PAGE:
NASHVILLE, Tenn. — LeShaun Sims never talks trash and is almost as quiet off the football field. The Tennessee Titans’ fifth-round pick in 2016 out of Southern Utah is letting his play and work ethic speak for him.

And he is doing well enough he might wind up winning the starting cornerback job opposite veteran Logan Ryan ahead of first-round draft pick Adoree Jackson.

“He has come in here and impressed a lot of people with the way he does things, but he does not talk,” Titans coach Mike Mularkey said. “He’s very quiet. He’s very quiet. Don’t let that speak for what kind of football player he is.”

The secondary is where the Titans renovated their roster the most this offseason, letting veteran Jason McCourty go in April . Perrish Cox didn’t even finish out last season before being let go. The Titans signed Ryan to a three-year deal in March after he won a Super Bowl with New England and signed safety Johnathan Cyprien.

They also drafted Jackson with their second selection in the first round, using the 18th pick overall on the cornerback from Southern California.

But the 6-foot, 203-pound Sims, who has started the first two preseason games for the Titans (1-1), has taken advantage of having a season in coordinator Dick LeBeau’s defense.

Sims played in 13 games last season and started the final two, and he also tied for second with two interceptions. No interception last season may have been bigger than his pick in the end zone in a 19-17 win Dec. 18 at Kansas City. He also won the team award for the Titans’ best offseason performer among the defensive backs and perimeter players.

“Last year was kind of not really knowing, kind of wide-eyed,” Sims said. “I feel a little more calm this year.”

Based on draft pedigree, the assumption has been that Jackson would earn a starting role at some point as a rookie. Yet, Sims — who intercepted eight passes while at Southern Utah to become the 157th pick overall in 2016 — remains ahead of Jackson on the unofficial depth chart going into Sunday’s game with Chicago (1-1).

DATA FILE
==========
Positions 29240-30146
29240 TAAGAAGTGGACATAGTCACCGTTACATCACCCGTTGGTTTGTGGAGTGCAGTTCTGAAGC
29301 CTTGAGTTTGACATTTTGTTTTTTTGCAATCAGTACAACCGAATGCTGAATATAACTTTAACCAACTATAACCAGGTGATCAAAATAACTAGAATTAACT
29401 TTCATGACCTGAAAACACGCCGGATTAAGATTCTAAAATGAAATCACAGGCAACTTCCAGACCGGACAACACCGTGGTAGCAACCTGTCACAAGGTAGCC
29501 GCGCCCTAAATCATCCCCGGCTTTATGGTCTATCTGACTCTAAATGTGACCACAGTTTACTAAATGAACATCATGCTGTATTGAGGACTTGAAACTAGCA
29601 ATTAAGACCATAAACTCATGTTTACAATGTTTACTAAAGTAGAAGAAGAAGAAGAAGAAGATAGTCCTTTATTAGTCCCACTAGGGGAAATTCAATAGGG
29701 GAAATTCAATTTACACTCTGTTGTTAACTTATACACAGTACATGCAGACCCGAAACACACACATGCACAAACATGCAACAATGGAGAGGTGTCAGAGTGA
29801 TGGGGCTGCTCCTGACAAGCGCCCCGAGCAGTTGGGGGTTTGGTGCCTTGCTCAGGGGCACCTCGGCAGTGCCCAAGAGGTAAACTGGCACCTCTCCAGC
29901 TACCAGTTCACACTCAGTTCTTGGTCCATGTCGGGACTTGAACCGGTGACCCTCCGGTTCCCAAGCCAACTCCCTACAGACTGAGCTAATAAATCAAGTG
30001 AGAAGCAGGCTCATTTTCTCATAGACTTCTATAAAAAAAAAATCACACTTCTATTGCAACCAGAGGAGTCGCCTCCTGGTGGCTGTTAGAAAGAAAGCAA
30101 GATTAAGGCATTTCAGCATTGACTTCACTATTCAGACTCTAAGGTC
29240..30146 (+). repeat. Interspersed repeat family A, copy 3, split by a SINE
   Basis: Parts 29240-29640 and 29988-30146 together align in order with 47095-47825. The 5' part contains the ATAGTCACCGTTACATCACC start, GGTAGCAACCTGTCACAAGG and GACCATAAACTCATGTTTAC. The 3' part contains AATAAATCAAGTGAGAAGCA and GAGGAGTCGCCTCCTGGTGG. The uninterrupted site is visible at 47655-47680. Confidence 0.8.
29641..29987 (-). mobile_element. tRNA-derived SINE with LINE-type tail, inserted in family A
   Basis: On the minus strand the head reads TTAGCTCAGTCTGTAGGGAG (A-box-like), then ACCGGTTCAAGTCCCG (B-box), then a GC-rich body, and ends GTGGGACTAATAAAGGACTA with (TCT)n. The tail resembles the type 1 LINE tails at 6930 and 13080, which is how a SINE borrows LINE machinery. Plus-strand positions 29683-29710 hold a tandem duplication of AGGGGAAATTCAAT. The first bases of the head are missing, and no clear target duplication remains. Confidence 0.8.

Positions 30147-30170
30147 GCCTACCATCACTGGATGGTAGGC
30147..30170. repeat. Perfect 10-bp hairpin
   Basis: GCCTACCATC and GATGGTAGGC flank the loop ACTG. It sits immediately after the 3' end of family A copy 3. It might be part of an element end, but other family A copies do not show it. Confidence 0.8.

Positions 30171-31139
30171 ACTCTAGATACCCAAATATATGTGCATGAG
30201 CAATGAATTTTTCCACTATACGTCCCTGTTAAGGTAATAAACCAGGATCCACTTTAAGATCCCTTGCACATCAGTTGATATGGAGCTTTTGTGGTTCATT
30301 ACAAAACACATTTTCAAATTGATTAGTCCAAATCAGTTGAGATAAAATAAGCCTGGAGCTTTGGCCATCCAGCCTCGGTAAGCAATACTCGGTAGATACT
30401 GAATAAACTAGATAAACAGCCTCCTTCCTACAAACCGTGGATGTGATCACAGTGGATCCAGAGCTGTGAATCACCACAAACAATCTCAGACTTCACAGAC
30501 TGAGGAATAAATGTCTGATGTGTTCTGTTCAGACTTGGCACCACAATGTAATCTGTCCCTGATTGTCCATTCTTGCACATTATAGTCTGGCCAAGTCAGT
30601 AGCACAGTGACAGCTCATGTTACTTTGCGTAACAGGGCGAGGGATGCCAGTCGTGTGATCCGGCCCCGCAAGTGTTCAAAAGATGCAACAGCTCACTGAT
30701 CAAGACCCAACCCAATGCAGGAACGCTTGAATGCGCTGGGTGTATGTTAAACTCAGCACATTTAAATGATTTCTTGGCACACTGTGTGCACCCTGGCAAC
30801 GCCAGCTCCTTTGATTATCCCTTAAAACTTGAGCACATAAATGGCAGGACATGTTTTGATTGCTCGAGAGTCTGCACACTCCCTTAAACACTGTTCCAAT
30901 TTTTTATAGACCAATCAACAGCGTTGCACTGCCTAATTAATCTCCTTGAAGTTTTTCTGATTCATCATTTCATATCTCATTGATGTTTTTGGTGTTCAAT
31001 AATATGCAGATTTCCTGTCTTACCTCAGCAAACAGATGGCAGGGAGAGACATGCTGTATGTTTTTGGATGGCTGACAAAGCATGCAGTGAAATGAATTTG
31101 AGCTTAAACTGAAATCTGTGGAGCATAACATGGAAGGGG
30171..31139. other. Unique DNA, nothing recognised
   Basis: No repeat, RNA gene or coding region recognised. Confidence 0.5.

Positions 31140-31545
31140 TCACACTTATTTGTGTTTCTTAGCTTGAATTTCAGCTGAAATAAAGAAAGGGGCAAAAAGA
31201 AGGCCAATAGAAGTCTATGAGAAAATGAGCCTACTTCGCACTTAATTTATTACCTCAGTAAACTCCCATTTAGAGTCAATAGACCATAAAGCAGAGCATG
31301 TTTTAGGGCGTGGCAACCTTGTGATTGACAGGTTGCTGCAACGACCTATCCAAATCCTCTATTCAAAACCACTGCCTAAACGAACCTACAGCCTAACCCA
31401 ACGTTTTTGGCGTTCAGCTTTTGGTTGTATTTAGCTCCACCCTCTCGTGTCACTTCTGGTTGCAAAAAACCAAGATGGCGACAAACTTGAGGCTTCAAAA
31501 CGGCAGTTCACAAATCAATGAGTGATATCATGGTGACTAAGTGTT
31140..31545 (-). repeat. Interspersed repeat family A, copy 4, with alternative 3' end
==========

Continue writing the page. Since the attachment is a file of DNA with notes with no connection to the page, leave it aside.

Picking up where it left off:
Jackson had a nice open-field tackle in last week’s 34-27 win over Carolina , and Mularkey said the 5-foot-11 rookie is still competing for a job. Ability and performance, not draft status, will decide who starts Sept. 10 against Oakland.

“There’s no more when they’re picked, it’s about competing,” Mularkey said.

Veteran Brice McCain is backing up Ryan and worked through the preseason as the Titans’ extra defensive back in passing situations. Jackson, who ran the 100 meters in college, has the speed that could allow him to move inside when needed. The 2016 Jim Thorpe winner as the nation’s top defensive back, Jackson had six interceptions at Southern Cal.

Jackson’s biggest impact early likely will be on special teams where he had a punt return for a touchdown wiped out last weekend by a penalty. The rookie credits teammates with helping him learn as quick as possible.

“I’m just sucking everything in, and the guy are doing a great job helping me build and get better,” Jackson said.

Notes: WR Eric Decker (ankle) did not practice Thursday and is likely to miss a second straight game Sunday. … S Da’Norris Searcy did not practice due to personal reasons.


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Follow Teresa M. Walker at www.twitter.com/teresamwalker